4. With no enforcement mechanism such as a gold standard to keep things honest, and with no desire to raise taxes, governments simply approve programs with no way to fund them. The FED has been all too willing to play along by printing the money needed for those government programs. To make matters worse, the fractional reserve lending policies of the FED allows an even greater expansion of credit on top of the money printed. Eventually those actions result in a crack-up-boom and debasement of currency.
  5. Changes in "Purchasing power" required to buy a basket of goods and services can not be accurately measured because of the need to continuously add new products to the basket, because the measurement of quality improvements on existing products is too subjective, and because it is impossible to pick a representative and properly weighted basket of goods, services, and assets in the first place. Furthermore, such measurements are highly prone to governmental manipulation at private citizen expense. Endless bickering over the CPI numbers every month should be proof enough of these allegations.
  6. Measurement of equity price fluctuations poses a particularly difficult problem for those bound and determined to put the cart before the horse as well as those that think such assets belong in any sort of basket.
  7. Price targeting by the FED is doomed to failure because a representative basket of goods and services can not be created, because prices can not properly be measured, and because price targeting puts the cart before the horse.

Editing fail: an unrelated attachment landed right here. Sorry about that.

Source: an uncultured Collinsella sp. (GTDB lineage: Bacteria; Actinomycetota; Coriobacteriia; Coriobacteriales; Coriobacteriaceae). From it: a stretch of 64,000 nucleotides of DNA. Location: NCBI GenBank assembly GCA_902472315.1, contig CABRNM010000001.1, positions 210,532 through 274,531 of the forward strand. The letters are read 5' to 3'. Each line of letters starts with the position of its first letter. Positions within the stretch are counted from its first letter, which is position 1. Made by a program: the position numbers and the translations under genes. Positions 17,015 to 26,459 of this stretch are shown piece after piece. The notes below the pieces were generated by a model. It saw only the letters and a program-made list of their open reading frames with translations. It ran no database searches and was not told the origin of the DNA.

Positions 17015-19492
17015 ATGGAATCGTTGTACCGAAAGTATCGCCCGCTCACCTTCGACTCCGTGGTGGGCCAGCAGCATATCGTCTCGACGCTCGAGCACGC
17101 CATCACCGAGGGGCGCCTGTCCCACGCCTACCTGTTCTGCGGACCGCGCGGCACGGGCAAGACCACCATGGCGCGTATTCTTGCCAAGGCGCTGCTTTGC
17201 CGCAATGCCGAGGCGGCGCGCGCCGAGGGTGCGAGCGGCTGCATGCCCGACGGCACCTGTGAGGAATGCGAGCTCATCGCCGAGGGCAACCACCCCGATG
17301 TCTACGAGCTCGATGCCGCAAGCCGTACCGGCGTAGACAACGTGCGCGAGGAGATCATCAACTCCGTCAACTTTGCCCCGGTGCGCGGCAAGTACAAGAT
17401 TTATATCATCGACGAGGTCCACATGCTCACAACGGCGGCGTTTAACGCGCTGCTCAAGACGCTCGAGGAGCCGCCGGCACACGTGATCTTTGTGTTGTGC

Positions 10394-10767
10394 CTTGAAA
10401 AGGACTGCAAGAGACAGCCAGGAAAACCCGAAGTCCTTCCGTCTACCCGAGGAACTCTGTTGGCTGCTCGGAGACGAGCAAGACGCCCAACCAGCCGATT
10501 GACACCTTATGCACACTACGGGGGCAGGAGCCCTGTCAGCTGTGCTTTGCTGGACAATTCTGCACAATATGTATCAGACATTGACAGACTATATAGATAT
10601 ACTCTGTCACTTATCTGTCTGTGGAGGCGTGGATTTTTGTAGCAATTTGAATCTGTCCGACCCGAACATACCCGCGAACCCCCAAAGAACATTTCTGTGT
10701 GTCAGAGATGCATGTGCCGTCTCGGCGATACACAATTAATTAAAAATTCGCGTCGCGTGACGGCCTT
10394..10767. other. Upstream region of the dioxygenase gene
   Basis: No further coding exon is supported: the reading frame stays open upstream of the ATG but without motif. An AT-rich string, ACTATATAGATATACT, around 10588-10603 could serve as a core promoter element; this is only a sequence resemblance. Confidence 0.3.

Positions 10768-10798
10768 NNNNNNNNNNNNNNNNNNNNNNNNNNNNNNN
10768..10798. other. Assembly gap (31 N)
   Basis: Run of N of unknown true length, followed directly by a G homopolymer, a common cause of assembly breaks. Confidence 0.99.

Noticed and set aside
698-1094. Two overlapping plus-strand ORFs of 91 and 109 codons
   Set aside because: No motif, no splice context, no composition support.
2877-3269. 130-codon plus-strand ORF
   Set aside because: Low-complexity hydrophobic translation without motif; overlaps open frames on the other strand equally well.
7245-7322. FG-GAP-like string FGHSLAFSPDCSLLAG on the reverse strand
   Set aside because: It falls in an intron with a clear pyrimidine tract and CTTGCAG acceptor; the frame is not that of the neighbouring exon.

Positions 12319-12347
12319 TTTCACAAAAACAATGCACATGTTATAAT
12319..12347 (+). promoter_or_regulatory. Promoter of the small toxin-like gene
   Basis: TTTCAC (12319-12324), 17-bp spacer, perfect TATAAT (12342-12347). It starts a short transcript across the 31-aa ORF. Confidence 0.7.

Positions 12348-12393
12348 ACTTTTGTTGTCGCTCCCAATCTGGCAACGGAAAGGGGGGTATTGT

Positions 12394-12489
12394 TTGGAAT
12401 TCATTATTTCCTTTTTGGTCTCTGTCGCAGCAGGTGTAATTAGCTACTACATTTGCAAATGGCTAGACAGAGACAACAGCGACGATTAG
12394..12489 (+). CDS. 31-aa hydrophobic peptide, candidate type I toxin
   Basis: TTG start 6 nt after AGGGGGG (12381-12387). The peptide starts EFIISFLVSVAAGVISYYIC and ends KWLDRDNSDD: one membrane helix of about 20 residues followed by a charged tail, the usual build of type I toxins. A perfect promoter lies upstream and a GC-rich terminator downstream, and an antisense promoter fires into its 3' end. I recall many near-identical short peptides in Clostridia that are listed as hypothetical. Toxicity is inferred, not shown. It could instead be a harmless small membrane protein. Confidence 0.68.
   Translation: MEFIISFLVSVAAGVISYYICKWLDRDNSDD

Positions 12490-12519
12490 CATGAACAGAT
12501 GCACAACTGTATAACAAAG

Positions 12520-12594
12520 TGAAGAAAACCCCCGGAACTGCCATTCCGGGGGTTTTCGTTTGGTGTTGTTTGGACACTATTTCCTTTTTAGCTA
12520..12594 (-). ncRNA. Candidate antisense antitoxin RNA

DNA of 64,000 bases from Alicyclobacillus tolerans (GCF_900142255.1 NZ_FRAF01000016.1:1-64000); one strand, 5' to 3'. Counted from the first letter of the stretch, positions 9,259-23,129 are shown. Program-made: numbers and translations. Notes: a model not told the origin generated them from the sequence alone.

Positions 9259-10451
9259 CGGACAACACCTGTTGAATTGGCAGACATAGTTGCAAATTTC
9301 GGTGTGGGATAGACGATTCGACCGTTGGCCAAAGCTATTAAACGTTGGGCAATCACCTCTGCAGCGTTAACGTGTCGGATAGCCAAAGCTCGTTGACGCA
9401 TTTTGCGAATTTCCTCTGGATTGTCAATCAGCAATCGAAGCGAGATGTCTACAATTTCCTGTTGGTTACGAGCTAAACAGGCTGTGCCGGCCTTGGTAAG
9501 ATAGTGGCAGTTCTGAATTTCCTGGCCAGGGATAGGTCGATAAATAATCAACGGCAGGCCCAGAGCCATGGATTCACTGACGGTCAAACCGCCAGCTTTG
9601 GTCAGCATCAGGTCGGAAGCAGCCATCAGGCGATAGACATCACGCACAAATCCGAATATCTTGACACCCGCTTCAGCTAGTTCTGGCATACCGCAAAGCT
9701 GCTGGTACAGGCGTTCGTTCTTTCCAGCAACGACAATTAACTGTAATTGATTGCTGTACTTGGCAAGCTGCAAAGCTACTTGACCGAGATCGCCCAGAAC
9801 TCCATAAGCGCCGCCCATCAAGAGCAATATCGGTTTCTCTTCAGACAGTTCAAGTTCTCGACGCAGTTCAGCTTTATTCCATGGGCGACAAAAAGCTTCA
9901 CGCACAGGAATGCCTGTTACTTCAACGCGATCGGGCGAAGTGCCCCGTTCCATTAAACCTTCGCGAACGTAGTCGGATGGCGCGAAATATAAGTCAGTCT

8. Expansion of money supply (typically to accommodate unfunded government spending) and expansion of credit (via GSEs, fractional reserve lending, and other unsecured debt issuance) are two of the biggest problems. Targeting the outcome (prices) can not possibly be the solution.
  9. Ludwig von Mises describes the endgame brought on by reckless expansion of credit: "There is no means of avoiding the final collapse of a boom brought about by credit (debt) expansion. The alternative is only whether the crisis should come sooner as the result of a voluntary abandonment of further credit (debt) expansion, or later as a final and total catastrophe of the currency system involved."
  10. The FED should have been listening to Mises all along. Instead they have put their faith in "productivity miracles", "new paradigms", and their own hubris. Those actions have accomplished nothing other than delay the eventual day of reckoning.
Mike Shedlock / Mish